After finishing up my latest project of running every street in my city, I was challenged to run 100 miles in my basement on my treadmill. It was a virtual event that 41 people participated in nationwide. All proceeds from entry fees would go directly to the Alzheimer’s Association. The event was called the Dreadmill 48 Hour Endurance Challenge.
There was only two ways this could go. It was either going to be horrible or great.
I thought with a generous 48 hour time limit I could certainly finish it, since I’d finished a few other 100 milers in less than 30 hours. But little did I know that my trip down satan’s sidewalk would be way harder than I thought.
I made my basement into a deluxe aid station with everything I could possibly need. My husband (also known as my Sherpa) crewed me via a walkie talkies. If I needed anything extra, I just called him on the radio and he brought it to me.
Our basement tends to quite warm. So we turned the heat down, opened up the windows and set up some fans. I wore my Skirt Sports sleeveless tank top and Gym Girl Ultra Skirt in a pattern aptly named “Tantrum.” Since I’d likely have one of those later in the day.
The first two hours went by quickly. I ran and walked at intervals and watched the movie 13 Going On 30. Then Netflix started acting up and wouldn’t load my shows. After 20 frustrating minutes, I finally got it going again and proceeded to watch the series Friends from the beginning.
During long distance events, I prefer to eat more solid food and less gels and energy chews. I was able to keep fueled well with Tailwind drink, fruit, peanut butter on cinnamon raisin toast, salty and sweet snacks and a McDonald’s cheeseburger.
I had my runner’s high, but it only lasted for a half a mile.
By the marathon point, my feet started to feel really hot. At the 50K mark I stopped and changed my shoes and socks to try to stop the heat from building up. It never seemed to get any better and by 38.1 miles I knew my journey was at an end.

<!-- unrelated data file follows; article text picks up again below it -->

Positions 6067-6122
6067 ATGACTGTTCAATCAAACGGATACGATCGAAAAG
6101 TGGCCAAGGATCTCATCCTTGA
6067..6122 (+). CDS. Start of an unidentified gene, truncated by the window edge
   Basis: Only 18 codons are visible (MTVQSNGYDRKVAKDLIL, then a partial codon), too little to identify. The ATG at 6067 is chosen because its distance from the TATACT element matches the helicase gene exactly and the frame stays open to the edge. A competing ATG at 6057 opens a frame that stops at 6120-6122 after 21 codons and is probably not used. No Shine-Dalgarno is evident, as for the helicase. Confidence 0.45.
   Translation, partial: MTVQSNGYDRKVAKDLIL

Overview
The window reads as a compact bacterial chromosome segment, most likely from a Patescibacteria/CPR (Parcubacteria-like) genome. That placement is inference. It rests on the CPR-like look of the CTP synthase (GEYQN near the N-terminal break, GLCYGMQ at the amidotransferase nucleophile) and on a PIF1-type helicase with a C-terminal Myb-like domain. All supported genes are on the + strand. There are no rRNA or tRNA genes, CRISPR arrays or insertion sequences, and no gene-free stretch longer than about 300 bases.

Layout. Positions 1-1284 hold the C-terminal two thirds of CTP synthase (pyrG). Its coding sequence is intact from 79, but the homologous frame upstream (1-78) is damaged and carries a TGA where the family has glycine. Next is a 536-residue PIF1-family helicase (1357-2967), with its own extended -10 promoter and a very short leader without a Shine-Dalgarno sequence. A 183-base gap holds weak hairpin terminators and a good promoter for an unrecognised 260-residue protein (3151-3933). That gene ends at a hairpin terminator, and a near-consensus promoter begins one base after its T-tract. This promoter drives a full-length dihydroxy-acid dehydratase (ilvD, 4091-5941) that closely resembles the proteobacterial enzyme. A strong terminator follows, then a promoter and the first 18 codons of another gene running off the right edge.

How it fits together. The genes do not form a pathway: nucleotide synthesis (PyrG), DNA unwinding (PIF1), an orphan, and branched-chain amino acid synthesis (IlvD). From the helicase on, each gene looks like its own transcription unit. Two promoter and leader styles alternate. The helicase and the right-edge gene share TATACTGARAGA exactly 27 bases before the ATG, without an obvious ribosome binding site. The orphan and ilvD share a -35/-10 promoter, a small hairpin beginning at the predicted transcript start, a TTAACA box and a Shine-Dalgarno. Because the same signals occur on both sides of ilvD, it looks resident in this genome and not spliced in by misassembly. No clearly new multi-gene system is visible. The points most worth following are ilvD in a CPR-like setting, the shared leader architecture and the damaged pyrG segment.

Everything else on my body felt fine and I was in great spirits. But my feet would just not let me go on. Every step I took I could feet the water in the blisters moving around, as if I was stepping on a gel pad. I have run through some agonizing foot pain at the end of my 100 mile races, but I’ve never had blister problems like this so early on. I would have liked to have pushed through the pain, but I have a marathon scheduled in South Carolina in three weeks and couldn’t chance that. It will be a new state on my 50 state marathon quest (#40.) The last time I attempted to go to a race in South Carolina, it was cancelled at the last minute do to a hurricane.
The race director posted on Facebook that a lot of people dealt with blister problems like never before. A friend told me that there is a lot more friction on your feet when you run on a treadmill, and even more when you walk. I guess that explains some of what went wrong. My husband thought that the motor on the treadmill may have given off some heat too. Regardless of the event, I could not go so far that it would take me a month to recover from foot injury.
Even thought I didn’t finish the event, I was glad to have challenged myself to try something crazy and different. I got in a good long run, made a donation to a good cause and the next time I need to run on a treadmill - it should seem far easier. Would I try this event again? You bet!